Shared from the 2/27/2017 The Age Digital Edition eEdition

How a financial detox can steer your business back on track


Jen Geale, the co-owner of Mountain Bikes Direct, was struggling for profitability.

Mountain Bikes Direct was on borrowed time. In theory, the online store should have been hugely profitable, but it was treading water at best. ‘‘We believed that as a business model, an online store for mountain bike parts could be successful,’’ says Jen Geale, who runs the business with her husband Michael. A second couple living in Canada also co-own the business. ‘‘We had deeper stock levels and varieties than our competitors, but for some reason, it just wasn’t happening. ‘‘We couldn’t understand it, because we were gaining market traction, customers and sales, but the books weren’t adding up.’’ The couple knew the market well, having owned a bike shop at the time they opened the online store, which they have since sold. ‘‘We weren’t making catastrophic losses, but we weren’t achieving consistent profit,’’ Geale says. While no one wants to fail, the Gold Coast couple said it was time to admit the business was not great, though not yet a total disaster. They wanted to see if it could be built into something financially sustainable.

So, two years under, they undertook a financial detox. ‘‘We knew there was no point growing the business if there wasn’t sustainable profit, and we hadn’t been good at things like controlling expenses.’’

The first step was getting the books up to date and start hunting for anomalies. They analysed the books themselves and identified a suite of ways to cut costs.

‘‘We hunted for what was causing the ups and downs in our monthly profit, and it was line items like advertising that wasn’t linked to a specific return on investment, a new software platform we had trialled that added up to $2000, other company expenses.’’

They introduced a wave of expense cutting. ‘‘We were ruthless. We also put a lot of effort into looking at ways to manage margins and pricing better.’’

It worked. Within a few months, the business earnings had stabilised and year-on-year performance exceeded their expectations.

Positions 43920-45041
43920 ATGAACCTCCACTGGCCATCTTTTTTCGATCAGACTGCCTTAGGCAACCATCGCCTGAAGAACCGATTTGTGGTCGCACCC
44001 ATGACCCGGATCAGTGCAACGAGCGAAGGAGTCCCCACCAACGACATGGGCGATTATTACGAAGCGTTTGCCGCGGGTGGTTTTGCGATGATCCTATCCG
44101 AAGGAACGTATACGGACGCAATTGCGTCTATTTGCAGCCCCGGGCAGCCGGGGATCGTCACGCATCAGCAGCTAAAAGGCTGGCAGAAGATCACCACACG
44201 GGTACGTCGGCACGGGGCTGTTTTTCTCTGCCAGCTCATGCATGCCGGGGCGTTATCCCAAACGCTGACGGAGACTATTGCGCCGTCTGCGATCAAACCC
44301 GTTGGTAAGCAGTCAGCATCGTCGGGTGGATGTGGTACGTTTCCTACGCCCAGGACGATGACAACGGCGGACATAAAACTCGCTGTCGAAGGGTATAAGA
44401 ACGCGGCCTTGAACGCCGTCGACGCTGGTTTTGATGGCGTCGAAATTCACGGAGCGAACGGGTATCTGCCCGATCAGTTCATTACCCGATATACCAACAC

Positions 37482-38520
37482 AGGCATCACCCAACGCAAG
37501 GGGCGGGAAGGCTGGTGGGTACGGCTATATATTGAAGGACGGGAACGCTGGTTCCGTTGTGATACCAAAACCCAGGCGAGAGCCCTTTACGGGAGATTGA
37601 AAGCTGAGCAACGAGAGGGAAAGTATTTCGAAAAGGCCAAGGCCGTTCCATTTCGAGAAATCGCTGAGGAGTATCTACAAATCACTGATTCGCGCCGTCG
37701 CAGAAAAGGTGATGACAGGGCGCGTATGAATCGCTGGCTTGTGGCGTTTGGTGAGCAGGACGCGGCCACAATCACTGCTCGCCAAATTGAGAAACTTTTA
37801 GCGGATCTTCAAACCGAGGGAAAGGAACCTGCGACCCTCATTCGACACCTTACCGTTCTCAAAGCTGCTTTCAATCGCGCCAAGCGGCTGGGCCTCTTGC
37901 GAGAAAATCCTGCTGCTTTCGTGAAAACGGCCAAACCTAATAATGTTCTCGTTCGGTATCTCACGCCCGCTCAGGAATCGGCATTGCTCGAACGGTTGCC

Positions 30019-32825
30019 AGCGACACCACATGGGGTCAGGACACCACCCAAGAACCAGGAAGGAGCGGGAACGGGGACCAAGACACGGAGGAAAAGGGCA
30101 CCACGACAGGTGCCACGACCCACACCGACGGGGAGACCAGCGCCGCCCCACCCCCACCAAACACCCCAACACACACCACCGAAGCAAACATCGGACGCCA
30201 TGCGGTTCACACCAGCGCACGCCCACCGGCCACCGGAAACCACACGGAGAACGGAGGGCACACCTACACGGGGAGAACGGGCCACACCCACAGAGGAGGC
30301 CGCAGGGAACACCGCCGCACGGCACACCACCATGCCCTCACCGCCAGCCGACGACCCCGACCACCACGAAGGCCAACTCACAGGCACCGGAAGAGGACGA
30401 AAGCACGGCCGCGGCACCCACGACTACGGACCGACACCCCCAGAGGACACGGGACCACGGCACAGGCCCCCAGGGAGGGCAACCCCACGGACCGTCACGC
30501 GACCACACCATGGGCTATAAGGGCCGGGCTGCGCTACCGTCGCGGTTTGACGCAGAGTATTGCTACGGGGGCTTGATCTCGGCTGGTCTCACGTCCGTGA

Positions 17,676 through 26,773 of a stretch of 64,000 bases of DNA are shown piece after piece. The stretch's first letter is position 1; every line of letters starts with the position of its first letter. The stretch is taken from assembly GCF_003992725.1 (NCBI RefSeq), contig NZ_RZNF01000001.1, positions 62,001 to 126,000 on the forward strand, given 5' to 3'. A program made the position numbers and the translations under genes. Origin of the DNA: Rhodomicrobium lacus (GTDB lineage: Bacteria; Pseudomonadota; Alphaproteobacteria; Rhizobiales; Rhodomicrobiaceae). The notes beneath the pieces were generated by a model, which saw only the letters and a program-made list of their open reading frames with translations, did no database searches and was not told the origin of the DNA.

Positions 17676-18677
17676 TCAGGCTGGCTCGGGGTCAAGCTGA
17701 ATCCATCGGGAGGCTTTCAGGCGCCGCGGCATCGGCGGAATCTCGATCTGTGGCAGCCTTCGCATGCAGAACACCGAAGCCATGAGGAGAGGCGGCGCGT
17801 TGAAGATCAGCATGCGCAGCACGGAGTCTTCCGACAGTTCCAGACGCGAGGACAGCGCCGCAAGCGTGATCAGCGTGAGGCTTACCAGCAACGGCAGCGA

‘‘Part of the success has been the fact that we now have enough scale to achieve repeat business,’’ Geale says.

All SMEs should undertake a financial detox process. They should consider whether they have a truly unrealistic understanding of their financial results over the prior year and use this to create a realistic plan, chief executive of Sprout Funding Mark Hearl says.

‘‘It’s all about understanding your financial vulnerabilities and cash flow pressures and creating a foundation to fund business growth. Many cash flow shortages could have been handled better if the business understood the revenue cycle and expense cycle,’’ Hearl says.

Once this is achieved, go through all your top expenses and see whether you can re-negotiate terms so that your biggest cash outflows from expenses better match up with your expected peak revenue periods. This is also a great time to assess whether you can get better pricing possibly via a competitive bid process, he says.

Next, assess the payment terms you offer your customers, and consider whether you need to implement progress payments for some clients.

‘‘For jobs that represent a significant amount of your time or revenue for a period, the resulting concentration risk can often end up creating an unforeseen cash flow issue if payment isn’t on time.’’

A common oversight when looking to make improvements is the importance of maintaining a disciplined approach to comparing your monthly or financial period results for the year, he adds.

Businesses with multiple loans in place need to assess the interest they’re paying.

‘‘It may make sense to streamline this area of your business and review the market for best offers. It’s easy to ignore late payments as you focus on your business, but this has a negative financial impact that you need to be diligent in addressing,’’ Hearl says.

Mountain Bikes Direct says the financial detox saved the business, and built it into something great. The company turned over $2.1 million in the last financial year and is experiencing year-on-year growth of between 40 per cent and 50 per cent in the past two years. It made the SmartCompany Smart50 list in 2016 and the Telstra Business Women’s Awards (Young Entrepreneur, QLD finalist) in 2016.

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